Adderall Addiction Signs, Causes, and Treatment

Adderall addiction is common, and sometimes easy to miss. Since Adderall is a stimulant, most people don’t show telltale signs of being high when they’re using the drug. People usually recognize a high state of mind as slurred speech, impaired coordination, randomly falling asleep. They don’t associate highness with an abundance of energy or increased productivity, which is exactly how Adderall addiction may appear from the outside. 

If you believe that you or someone you know may be addicted to Adderall, recognizing the signs and symptoms may be a little tricky. It’s important to be informed about Adderall addiction so that the individual impacted, whether it be you or someone you know, can receive the necessary treatment for recovery from that addiction.

What is Adderall?

Adderall is a stimulant drug, and it’s alarmingly similar to methamphetamine. Just like opioid drugs mimic the way that heroin works, Adderall mimics the way that methamphetamine works. 

Adderall is an amphetamine/dextroamphetamine drug that changes the way the neurotransmitters of the brain respond to stimulation and produce stimulant chemicals, like adrenaline. 

Adderall is often used to treat conditions like narcolepsy, where a perpetual lack of stimulant chemicals leads someone to fall asleep beyond their control. It’s also used to regulate misfires of chemicals in the brain, like in patients with ADHD who have trouble maintaining focus for long enough to complete important tasks. 

People with neither narcolepsy nor ADHD will not experience a rebalancing of chemicals when they take Adderall. Instead, they’ll experience a surge of chemicals that feels like a euphoric high. It’s the same kind of high people experience when they take methamphetamine. It’s similar to the feeling you might experience right before a roller coaster drops into a deep plunge, but that feeling is perpetual.

Is Adderall Dangerous?

Adderall is not dangerous to the people it is prescribed to, provided they’re taking the minimum recommended dose and only using the medication as prescribed. These people have a need for additional stimulant chemicals or the regulation of the stimulant chemicals they naturally produce.

If your neurotransmitters are in proper working order and you take Adderall, you can be putting yourself in serious danger. Cardiovascular events, including death, have been linked to the abuse or misuse of Adderall. Your heart rate can speed up uncontrollably and fail to regulate itself, leading to your death.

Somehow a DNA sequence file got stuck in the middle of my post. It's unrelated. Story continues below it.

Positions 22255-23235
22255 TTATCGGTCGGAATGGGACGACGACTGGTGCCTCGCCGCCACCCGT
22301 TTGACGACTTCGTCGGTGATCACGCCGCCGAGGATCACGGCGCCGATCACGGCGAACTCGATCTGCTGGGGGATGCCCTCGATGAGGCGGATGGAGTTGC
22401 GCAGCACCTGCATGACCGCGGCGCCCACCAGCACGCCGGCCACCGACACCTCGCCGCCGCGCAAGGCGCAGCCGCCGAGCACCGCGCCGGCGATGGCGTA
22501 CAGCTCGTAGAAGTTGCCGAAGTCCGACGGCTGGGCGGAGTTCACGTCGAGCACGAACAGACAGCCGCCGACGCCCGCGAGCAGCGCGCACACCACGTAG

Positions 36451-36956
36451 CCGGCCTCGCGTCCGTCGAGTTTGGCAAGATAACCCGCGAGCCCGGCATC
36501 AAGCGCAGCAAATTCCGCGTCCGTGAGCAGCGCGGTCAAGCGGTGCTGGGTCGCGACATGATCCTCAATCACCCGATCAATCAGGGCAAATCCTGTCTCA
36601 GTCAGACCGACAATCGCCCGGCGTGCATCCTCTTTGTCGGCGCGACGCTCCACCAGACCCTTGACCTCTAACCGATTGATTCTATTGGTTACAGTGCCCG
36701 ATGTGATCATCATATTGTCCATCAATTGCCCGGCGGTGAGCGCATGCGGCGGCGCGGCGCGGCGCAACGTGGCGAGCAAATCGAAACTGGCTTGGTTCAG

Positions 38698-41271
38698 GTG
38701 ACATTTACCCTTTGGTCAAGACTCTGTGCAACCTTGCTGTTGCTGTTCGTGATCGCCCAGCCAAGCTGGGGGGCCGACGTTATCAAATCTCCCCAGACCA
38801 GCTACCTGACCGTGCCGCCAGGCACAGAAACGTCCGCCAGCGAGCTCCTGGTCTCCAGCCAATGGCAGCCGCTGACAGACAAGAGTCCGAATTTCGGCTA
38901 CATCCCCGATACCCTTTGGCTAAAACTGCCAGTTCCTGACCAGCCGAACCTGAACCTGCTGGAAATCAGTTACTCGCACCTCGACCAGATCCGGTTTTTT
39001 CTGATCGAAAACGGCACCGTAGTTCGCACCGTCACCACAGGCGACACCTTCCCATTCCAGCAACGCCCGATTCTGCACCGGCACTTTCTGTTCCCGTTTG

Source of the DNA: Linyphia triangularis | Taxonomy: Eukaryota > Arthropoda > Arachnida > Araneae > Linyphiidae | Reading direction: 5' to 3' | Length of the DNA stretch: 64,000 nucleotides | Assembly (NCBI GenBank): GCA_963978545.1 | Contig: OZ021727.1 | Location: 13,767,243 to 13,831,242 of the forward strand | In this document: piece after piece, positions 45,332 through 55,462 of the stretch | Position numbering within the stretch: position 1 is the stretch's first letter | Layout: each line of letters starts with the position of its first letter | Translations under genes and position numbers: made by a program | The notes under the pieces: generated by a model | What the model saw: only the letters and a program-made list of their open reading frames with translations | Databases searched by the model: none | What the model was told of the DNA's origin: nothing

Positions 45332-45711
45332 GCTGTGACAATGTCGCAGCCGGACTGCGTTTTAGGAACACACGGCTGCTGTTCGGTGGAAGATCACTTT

What is Adderall Addiction Like?

Adderall addiction usually manifests itself in several ways. The biggest indicator is the constant preoccupation with thoughts about finding, buying, or taking Adderall. 

Many people who take excessive amounts of Adderall experience unexplained weight loss, loss of appetite, trouble sleeping, excessive sleeping when they run out of Adderall, or overworking or overexercising to “burn off” the energy they get from the drug. 

Over time, addicts might need larger doses of Adderall to achieve the same effect. They may even want to stop using Adderall, but find themselves unable to function without it. 

It’s not uncommon for an Adderall addict to spend large sums of money and large amounts of time finding Adderall to use, and they may put off important life events because they’re worried they won’t be able to get through them without Adderall. 

How Do People Become Addicted to Adderall?

People become addicted to Adderall because they like to feel the adrenaline rush. Adderall is often used as a party drug, similar to cocaine. It keeps people energized and helps them stay awake all night, when what their body desperately needs is deep restorative sleep that it’s not getting. 

Some people don’t intend to become addicted to Adderall, but begin using it unprescribed for off label purposes. People might use Adderall to help them lose weight to perform better at work on less sleep. These people think that Adderall is an alternative solution to common problems or a shortcut to help them reach their goals earlier. 

They know what it does and they assume that it’s safe, since it isn’t a street drug. 

People who manage to abuse Adderall without any deadly adverse side effects find themselves becoming addicted to it. It changes the way their brain works, and they develop a tolerance for the drug. 

When they’re out of Adderall, they may feel profoundly listless and sleepy. Their brain has stopped creating and regulating the chemicals that Adderall supersedes, and they often feel like they can’t do anything without the drug.